“All of that is on the table,” said Kenji Yoshino, a constitutional law professor at New York University. He added, that the Alito opinion “eviscerates a lot of the so-called right-to-privacy cases.”
According to Yoshino and other legal analysts, Alito’s test for privacy rights lies in whether a person’s claimed unenumerated right is “deeply rooted in this nation’s history and tradition,” a narrow framing guided by a 1997 Supreme Court decision prohibiting physician-assisted suicide. His proposed standard looks past the more permissive language of the court’s majority in the more recent gay-marriage case that calls for viewing rights through a lens that “respects our history and learns from it without allowing the past alone to rule the present.”
The Griswold decision, Yoshino said, was “a really important modernization of the Constitution for the 20th century and the 21st century, and all of that is in peril now if this draft opinion becomes the law of the land.”
“Everything is now in play — who knows what this new landscape would bring,” Yoshino said.
Conservative legal experts critical of the Griswold decision say their opposition is centered not on the question of whether a married couple should have access to contraceptives, but the reasoning behind the decision. By a 7-2 vote, the court found that various rights guaranteed throughout the Bill of Rights created a number of what the court called “penumbras,” or legal zones, that established an inherent right to privacy, even if not spelled out. That finding quickly came under attack.
“One of the reasons people have criticized Griswold is the suggestion of this amorphous, generalized interest of privacy that could mean a number of different things,” said Edward Whelan, the Antonin Scalia Chair in Constitutional Studies at the Ethics and Public Policy Center, a Washington, D.C.-based conservative think tank and advocacy group.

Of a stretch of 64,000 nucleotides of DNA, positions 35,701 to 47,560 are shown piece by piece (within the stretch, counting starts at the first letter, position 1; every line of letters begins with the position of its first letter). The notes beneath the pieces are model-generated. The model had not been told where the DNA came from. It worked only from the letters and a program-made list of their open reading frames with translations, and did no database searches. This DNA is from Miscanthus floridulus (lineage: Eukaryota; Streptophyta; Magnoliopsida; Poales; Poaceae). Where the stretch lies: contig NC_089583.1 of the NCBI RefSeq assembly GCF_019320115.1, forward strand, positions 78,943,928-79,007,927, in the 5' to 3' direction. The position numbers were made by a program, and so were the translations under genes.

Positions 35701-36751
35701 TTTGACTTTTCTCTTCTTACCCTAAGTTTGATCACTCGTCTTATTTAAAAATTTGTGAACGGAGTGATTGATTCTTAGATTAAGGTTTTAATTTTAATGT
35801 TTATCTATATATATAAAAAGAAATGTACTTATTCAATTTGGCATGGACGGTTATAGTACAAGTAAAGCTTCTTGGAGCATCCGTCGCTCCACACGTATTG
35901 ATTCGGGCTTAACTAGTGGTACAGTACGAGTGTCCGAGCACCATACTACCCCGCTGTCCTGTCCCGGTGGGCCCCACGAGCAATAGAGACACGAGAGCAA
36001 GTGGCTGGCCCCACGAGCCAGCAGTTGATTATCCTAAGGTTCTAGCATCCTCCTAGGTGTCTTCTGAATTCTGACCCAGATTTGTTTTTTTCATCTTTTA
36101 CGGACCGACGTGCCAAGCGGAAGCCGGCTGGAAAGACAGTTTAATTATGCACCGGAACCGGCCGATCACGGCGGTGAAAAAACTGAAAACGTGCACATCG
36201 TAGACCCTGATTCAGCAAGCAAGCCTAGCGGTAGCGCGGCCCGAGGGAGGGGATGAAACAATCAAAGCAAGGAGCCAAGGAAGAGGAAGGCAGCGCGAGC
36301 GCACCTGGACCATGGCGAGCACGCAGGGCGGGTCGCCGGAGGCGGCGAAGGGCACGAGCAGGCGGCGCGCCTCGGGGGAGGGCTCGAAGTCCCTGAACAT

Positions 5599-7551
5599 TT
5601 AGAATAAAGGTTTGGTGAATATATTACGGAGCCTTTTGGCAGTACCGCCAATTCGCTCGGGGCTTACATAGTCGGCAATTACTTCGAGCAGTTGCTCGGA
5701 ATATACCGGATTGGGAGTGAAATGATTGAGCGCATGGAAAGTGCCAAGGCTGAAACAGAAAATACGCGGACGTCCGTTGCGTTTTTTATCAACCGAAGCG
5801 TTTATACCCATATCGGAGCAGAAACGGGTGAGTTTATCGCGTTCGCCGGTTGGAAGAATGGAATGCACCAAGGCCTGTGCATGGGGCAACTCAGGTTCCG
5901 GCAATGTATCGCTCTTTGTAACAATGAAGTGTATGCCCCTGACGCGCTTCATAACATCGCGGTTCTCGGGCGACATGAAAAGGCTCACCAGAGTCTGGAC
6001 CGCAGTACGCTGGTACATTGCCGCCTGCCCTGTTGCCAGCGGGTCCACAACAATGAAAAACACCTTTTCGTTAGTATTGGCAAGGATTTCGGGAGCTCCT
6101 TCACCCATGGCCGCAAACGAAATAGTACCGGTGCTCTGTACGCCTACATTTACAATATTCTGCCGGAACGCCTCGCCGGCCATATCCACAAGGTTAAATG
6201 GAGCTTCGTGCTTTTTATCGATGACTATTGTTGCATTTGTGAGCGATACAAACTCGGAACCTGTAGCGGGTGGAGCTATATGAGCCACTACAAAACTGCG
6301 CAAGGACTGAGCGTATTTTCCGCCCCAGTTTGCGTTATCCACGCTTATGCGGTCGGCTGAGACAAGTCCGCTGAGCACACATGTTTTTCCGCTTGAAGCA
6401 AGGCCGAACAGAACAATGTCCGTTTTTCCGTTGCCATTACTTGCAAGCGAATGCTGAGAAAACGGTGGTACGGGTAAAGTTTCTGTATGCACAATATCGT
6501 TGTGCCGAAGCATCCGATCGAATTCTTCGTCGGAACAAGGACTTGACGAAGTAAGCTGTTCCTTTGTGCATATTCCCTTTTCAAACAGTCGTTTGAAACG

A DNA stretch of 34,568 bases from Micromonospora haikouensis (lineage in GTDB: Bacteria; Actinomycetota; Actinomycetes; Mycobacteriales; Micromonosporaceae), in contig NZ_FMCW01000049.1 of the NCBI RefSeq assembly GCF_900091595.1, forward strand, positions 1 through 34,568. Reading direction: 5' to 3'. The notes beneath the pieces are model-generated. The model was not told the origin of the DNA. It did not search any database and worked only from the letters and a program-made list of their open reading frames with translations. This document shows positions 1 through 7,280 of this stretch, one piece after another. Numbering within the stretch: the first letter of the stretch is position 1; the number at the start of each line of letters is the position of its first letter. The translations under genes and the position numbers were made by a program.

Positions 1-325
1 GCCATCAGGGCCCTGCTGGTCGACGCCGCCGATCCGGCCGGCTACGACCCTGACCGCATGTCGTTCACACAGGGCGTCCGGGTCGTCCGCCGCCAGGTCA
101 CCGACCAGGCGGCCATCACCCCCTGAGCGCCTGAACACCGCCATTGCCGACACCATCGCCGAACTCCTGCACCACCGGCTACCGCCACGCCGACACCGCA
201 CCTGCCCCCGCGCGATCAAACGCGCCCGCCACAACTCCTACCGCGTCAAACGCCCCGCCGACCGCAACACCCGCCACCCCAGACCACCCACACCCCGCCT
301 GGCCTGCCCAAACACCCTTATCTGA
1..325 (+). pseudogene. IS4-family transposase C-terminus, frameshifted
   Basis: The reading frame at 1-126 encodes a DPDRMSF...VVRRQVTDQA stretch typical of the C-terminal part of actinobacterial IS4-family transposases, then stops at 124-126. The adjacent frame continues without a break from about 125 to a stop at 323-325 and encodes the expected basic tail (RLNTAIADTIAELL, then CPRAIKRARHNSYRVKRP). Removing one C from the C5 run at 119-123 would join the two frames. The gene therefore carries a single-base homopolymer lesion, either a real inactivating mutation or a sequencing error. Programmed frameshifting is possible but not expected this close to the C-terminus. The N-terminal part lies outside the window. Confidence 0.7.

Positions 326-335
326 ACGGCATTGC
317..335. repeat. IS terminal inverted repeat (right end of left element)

Whelan called the Connecticut ban on access to contraceptives a “lark” that could have been overturned through other, more legally sound reasoning.
But, he argued, there is nothing in Alito’s opinion that suggests that Griswold should be overturned, either. He said Alito’s historical analysis of abortion laws is far different than an analysis of the historical use of contraceptives, and he called it “absurd” to tie the two cases together.
“This is scare mongering; it’s designed to broaden the base of political opposition to a [Roe] ruling,” Whelan said. “At bottom, the concern about Griswold is about its concoction of generalized privacy interests that seems to license justices to make up a lot of things. It’s not about any desire to ban contraceptives.”
Many other legal experts disagree, arguing that the questions about the privacy right standard, and the potential implication for the Griswold case, go beyond the theoretical. The cases at stake are tied together by a common thread of a right to privacy that undergirds protections for sexuality, intimacy, and reproductive rights — interests that have been attacked by the right.